>
    > I would also strongly recommend to the original poster not to discard the
    > alkaline batteries after the camera says they are empty, since most cameras
    > don't drain them to oblivion but mostly down to 1.05 volts, so they could be
    > of use to flashlights etc which you might use in mountaineering.


    Not if incandescent bulbs are used. That voltage should be well
    below the point at which the filaments would emit a feeble orange
    glow. But in LED flashlights/torches (whether they're voltage
    regulated or not) they should provide many hours of bright light.
    They'd also be useful in radios, although again those voltages would
    be too low for most digital radios to operate. Since size and
    weight were considerations, lithium AA batteries would be a good
    choice, since fewer batteries would be needed, and the number
    carried would probably weigh less than 1/3 the weight of an
    equivalent number of alkalines, since they weigh less than alkalines
    to begin with, and each set of lithiums would probably last more
    than twice as long each set of alkalines. Lithiums are also without
    peer in cold weather, performing well in temperatures that would
    keep the photographers indoors. :)
     
    ASAAR, Jul 28, 2006
    #5
  6. Guest

    ASAAR Guest

    On Fri, 28 Jul 2006 10:19:29 -0700, the SMS shill wrote:

    >> Open to any recommends of make, compact size and lightweight but main
    >> priority is must have AA for power.

    >
    > Canon A610 or A620 are about your only good choices. There is also the
    > Panasonic Lumix DMC-LZ5, but this is not a good choice.


    So why did you mention the LZ5 if it's not a good choice? Those
    two Canons are good cameras, but so are the smaller, lighter A520
    and A530 as well as the other cameras I mentioned earlier in this
    thread. Batteries in the A610 and A620 last twice as long as they
    would in the A520 and A530, but then the A6x0 cameras use twice as
    many AA batteries, so none of them have an advantage here. But the
    A5x0 series are, as the OP requested, more compact and lighter in
    weight. I know that there must be a reason why you so often make
    bizarre, illogical recommendations, but I suspect that the reason(s)
    will remain a mystery.


    > Just curious, but are you saying that there are places to buy AA
    > batteries, but no places to charge Li-Ion batteries? If I were going
    > mountaineering for long periods of time without access to stores or
    > power, I'd insist on Li-Ion batteries, as they are so much more dense in
    > terms of power/weight and power/size.


    And as usual, you recommend Li-Ion batteries without having enough
    information to justify them. Other people have described to *YOU*
    long expeditions in areas that wouldn't allow them to be able to
    recharge their camera's batteries, so it's not as if you were
    unaware of this possibility. If the mountaineering expedition will
    be so long that many sets of batteries would be needed, only the
    truly clueless would choose cameras that use Li-Ion batteries.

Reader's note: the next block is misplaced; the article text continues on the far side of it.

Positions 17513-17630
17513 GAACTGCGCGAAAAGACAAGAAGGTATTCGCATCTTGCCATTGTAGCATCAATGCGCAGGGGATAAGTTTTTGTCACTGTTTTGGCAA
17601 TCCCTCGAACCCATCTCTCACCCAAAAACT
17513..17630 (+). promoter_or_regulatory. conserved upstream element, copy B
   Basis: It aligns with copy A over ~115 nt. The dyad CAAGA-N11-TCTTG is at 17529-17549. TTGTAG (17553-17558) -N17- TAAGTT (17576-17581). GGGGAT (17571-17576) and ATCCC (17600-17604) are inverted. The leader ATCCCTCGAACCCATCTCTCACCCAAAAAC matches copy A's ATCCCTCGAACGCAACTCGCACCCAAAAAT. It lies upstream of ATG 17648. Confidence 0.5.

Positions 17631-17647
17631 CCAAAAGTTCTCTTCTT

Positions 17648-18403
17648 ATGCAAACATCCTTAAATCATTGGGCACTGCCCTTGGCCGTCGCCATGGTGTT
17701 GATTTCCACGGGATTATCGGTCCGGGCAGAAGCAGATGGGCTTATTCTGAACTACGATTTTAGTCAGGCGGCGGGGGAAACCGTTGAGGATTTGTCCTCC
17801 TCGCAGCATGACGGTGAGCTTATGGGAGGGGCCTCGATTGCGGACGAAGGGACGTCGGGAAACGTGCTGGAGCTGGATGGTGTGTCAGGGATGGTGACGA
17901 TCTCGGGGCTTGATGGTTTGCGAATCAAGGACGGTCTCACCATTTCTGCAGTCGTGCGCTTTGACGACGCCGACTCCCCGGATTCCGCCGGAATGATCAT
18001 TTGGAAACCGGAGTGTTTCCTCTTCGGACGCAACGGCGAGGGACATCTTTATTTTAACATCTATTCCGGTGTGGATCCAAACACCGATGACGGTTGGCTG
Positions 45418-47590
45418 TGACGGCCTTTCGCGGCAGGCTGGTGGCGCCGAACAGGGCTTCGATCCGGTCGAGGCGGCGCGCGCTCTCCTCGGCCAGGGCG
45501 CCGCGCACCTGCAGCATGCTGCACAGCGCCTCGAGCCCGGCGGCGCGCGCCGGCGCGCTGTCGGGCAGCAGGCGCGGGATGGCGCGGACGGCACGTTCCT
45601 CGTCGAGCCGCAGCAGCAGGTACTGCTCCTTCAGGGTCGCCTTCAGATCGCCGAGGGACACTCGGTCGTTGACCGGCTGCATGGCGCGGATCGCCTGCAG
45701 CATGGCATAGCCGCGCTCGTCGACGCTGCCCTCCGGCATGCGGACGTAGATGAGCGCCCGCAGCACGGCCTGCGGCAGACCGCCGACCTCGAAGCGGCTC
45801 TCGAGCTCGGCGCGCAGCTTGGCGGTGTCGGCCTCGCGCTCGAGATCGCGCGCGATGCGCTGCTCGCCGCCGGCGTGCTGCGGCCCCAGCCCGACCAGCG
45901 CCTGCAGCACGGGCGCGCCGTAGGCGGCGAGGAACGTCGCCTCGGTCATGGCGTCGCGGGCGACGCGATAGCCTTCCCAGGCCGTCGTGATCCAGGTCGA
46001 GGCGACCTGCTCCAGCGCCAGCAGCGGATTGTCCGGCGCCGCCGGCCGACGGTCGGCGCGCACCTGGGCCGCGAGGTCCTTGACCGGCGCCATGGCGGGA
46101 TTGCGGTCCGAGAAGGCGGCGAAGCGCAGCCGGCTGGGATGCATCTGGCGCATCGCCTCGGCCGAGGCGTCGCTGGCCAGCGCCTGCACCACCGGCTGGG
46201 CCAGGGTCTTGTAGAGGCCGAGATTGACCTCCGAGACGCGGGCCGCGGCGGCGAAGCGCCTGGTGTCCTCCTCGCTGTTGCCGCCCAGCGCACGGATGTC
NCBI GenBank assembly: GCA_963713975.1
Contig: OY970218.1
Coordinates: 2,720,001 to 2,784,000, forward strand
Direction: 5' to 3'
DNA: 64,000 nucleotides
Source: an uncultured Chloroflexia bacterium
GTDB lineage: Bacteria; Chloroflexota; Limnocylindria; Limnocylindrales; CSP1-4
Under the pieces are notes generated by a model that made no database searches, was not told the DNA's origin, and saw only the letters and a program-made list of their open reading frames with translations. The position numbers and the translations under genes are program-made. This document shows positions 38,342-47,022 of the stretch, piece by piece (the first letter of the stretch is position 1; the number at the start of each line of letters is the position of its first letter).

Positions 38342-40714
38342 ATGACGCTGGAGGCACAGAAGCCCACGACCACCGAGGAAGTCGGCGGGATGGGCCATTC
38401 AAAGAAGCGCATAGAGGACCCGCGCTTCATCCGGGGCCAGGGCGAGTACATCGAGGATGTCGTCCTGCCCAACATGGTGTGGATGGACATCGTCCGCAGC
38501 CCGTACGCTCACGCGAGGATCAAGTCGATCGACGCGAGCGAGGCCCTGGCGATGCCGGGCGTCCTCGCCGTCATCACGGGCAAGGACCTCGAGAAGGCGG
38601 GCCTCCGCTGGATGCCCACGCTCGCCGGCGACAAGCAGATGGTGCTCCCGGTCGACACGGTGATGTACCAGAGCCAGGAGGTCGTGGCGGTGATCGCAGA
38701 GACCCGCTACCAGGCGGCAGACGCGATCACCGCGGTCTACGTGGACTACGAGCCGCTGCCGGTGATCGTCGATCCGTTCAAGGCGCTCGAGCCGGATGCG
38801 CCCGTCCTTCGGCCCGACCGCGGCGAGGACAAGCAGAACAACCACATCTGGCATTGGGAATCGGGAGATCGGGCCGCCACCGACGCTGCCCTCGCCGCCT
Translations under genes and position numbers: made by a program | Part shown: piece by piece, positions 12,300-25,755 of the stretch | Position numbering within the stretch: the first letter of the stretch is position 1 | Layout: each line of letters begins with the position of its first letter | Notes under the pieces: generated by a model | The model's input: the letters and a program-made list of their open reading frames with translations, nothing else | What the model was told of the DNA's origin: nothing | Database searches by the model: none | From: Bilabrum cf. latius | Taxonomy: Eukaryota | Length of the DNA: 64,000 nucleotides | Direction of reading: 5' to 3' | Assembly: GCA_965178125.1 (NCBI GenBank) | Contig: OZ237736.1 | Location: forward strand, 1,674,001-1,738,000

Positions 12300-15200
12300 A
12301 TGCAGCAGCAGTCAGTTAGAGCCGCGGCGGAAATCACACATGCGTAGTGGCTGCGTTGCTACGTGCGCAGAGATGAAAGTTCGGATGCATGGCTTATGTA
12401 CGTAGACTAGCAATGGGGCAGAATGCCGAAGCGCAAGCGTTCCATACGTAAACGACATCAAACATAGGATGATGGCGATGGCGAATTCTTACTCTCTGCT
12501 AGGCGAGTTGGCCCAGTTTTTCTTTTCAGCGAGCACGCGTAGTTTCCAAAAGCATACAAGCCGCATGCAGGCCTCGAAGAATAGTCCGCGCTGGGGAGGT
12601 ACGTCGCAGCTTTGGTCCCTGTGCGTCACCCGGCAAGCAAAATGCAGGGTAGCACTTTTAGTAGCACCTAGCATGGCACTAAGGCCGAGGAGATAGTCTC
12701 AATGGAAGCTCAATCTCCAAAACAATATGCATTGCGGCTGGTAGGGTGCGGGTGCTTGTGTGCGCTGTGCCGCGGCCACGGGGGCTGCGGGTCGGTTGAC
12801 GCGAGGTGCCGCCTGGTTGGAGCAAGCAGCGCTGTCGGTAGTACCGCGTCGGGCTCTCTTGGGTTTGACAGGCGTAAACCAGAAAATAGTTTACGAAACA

Comparing the A610/A620 using lithium AA batteries with any
    non-DSLR (camera must be small and lightweight, right?) you pay $10
    or less for a set of 4 lithium AA batteries that should easily last
    for more than 2000 shots. If five sets of batteries would be
    needed, for up to 10,000 shots, they would cost $50 or less. With a
    small P&S that uses Li-Ion batteries, the battery life would range
    from 300 to 500 shots per charge. Choosing 400 as a reasonable
    mean, to take the same number of shots (without having access to a
    charger) would require 25 Li-Ion batteries. Nobody in their right
    mind would buy this number of the camera manufacturer's batteries,
    as the cost would probably be over $1000. At only about $20 for
    quality replacements such as the brands sold by Adorama, J&R, B&H,
    etc., the cost would be around $500. You could pay less for Li-Ion
    batteries by shopping around the internet or trying eBay, but then
    you'll risk getting poorer performing batteries that may die
    suddenly, and you've still paid close to $250, far more than the $50
    that the lithium AA's would have cost. Then after the
    mountaineering expedition has ended, you're stuck with 25 sets of
    batteries, and since they deteriorate whether they're used or not,
    would be good for only another 3 or 4 years. Since most people
    could easily get by with only 2 or 3 rechargeable batteries for that
    3 or 4 year period, this represents the wasting of 22 or 23 Li-Ion
    batteries. I suppose one could try to sell them, but whatever one
    gets for used Li-Ion batteries should result in a tremendous
    financial loss.

    You know this. You've been told it before. You don't even try to
    refute it. You're a very persistent shill that doesn't restrict
    Li-Ion battery recommendations to situations where they'd be a
    reasonable choice, but tout them whether they make sense or not.
     
    ASAAR, Jul 28, 2006
    #6
  7. Guest

    Guest

    How many photos are you going to take?

    The Fugifilm F30 gets over 500 photos on a single charge